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Common Procedures


Hysteroscopy is a very fine telescope that is introduced through the cervix (neck of the womb). This allows the gynaecologist to see inside the uterus (womb), an examination called a hysteroscopy.


Why is it being performed?

This operation is performed to diagnose or treat:

  • Abnormal uterine bleeding; either irregular in pattern, bleeding occurring after the menopause or unscheduled bleeding whilst taking HRT
  • Heavy/Irregular/Painful periods
  • To remove lesions such as polyps and fibroids
  • To remove lost coils and/or insert new ones
  • In cases of recurrent miscarriage
  • As part of a fertility assessment

What preparations should be made?

Usually a hysteroscopy is done as a day case. If Miss Husain anticipates any possible difficulty with the anaesthetic, she will suggest that you have an overnight stay. You will not need more than a couple of days off work. Miss Husain must be told if you are on any regular medication, have any known allergies and had any problems with anaesthesia in the past. If you are using the oral contraceptive pill, please continue with this.

Please ensure that you do NOT have unprotected intercourse in the cycle that you are scheduled for the procedure.

If you suspect that you may be pregnant, please inform the staff on arrival to the ward.

What happens during the operation?

The operation is done through the vagina and leaves no scarring. Once in the operating theatre your legs will be placed in stirrups (called the lithotomy position) to allow the procedure to be carried out.

A speculum is inserted in the vagina so the cervix can be seen clearly. The cervix is then stretched with a small instrument called a dilator. The hysteroscope is then inserted through the cervix and the cavity of the uterus is then stretched open using fluid (usually saline) so that its shape and appearance can be examined. A sample of tissue is taken from the endometrium (lining of the womb) for examination under a microscope. This involves scraping the lining gently using an instrument known as a curette. Any polyps protruding from the endometrium can also be removed (polypectomy).

Polyps with a wide base or fibroids can also be removed (resection), if they protrude into the cavity of the uterus, using a special hysteroscope, called a resectoscope.

Resection can also be used to cut away a septum, which is like a wall of tissue down the middle of the womb which can be associated with recurrent miscarriage.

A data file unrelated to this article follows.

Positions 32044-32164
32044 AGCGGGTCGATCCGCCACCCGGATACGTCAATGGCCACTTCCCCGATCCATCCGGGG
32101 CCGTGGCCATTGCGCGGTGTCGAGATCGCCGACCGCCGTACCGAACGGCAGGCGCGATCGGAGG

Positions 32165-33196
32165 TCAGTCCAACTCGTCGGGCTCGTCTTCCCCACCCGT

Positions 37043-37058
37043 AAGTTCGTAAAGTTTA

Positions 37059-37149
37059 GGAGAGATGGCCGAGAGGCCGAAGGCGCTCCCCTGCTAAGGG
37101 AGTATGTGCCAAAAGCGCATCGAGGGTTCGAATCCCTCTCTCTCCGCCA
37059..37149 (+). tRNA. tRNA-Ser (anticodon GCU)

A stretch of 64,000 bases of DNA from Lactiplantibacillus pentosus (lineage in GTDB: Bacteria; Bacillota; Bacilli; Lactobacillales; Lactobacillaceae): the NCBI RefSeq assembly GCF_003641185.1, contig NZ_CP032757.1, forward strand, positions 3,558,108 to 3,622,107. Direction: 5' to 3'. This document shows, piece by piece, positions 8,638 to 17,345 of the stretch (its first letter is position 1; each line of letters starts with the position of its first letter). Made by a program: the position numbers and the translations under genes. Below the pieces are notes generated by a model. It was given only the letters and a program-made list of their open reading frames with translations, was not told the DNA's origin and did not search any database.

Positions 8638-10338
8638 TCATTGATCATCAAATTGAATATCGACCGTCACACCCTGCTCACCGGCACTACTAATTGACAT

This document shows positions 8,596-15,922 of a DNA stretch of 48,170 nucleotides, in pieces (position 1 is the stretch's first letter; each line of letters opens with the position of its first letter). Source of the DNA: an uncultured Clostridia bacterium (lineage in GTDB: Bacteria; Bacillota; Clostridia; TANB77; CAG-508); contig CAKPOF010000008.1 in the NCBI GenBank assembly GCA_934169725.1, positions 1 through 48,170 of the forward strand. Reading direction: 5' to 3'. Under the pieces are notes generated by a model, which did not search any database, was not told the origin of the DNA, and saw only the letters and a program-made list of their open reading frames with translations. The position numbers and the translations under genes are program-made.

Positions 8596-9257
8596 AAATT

What are the possible complications?

Hysteroscopy is a very safe operation, but every operation carried a small risk:

  • Pelvic infection of the womb and tubes can happen after a hysteroscopy. You may experience pain, fever or offensive vaginal discharge and this can be treated with antibiotic. It is uncommon however.
  • Uterine perforation is uncommon and occurs in less than 1% of cases. This is when the dilator or other instrument is pushed through the wall of the womb (perforated uterus). This sounds very alarming but most of the time, the uterus heals itself.
  • However, this may result in a laparoscopy (insertion of a telescope through your umbilicus) or laparotomy (an incision along the bikini line to directly see the uterus) to repair any damage. After a laparotomy, you would need to stay 1 or 2 night in hospital. Both a laparoscopy and laparotomy have a longer recovery.
  • Rarely, the bowel, bladder or blood vessel may be damaged
  • Excessive bleeding, although very rare, would require a blood transfusion
  • Unexpected problems and reactions can arise with anaesthesia.
  • Deep Vein Thrombosis (DVT) or clotting of the blood in the leg which passes to the lungs (pulmonary embolism) can occur after any surgery, but this is rare.
  • Failure to visualise the uterine cavity, this can sometimes happen if the cervix is very tight and cannot be dilated.
  • Perforation risk is slightly higher when a resection is performed but still less than 2%.

Before the operation you must NOT eat any food (including sweets and gums) for 6 hours before your operation. You are allowed to drink clear fluids (water) up to 4 hours before your operation.

Post procedure - What to expect and what needs to be done?

There are very few problems after a hysteroscopy and endometrial biopsy as it is such a short operation. A period- like pain may be experienced for a day or two. Some bleeding and vaginal discharge can last up to 10 days. It is advisable NOT to use tampons during this time.

For period-like cramps, a mild painkiller such as Paracetamol or Ibuprofen should suffice. Return to normal activities is usually after 48 hours. Unless Miss Husain advises otherwise, sexual activity can resume when you’re ready. You may bath and shower as usual.

Miss Husain will tell you about your operation and what was found before you are discharged. If a biopsy has been taken it may take 2 weeks for the results to become available. Miss Husain will review the results and discuss this with you at your follow up appointment.

It is advisable NOT to drive for 48 hours post procedure as your concentration may be impaired.

When should you contact the ward or your doctor?

Please inform Miss Husain via her secretary if you feel any of the following symptoms:

  • You have a fever for more than a day that does not seem to be settling
  • Your pain is not relieved by the pain medication that you have been given
  • You have chest pain, coughing or shortness of breath
  • You feel faint or dizzy
  • You have heavy vaginal bleeding or moderate bleeding that lasts for more than three days
  • If you have persistent bleeding from the wound.

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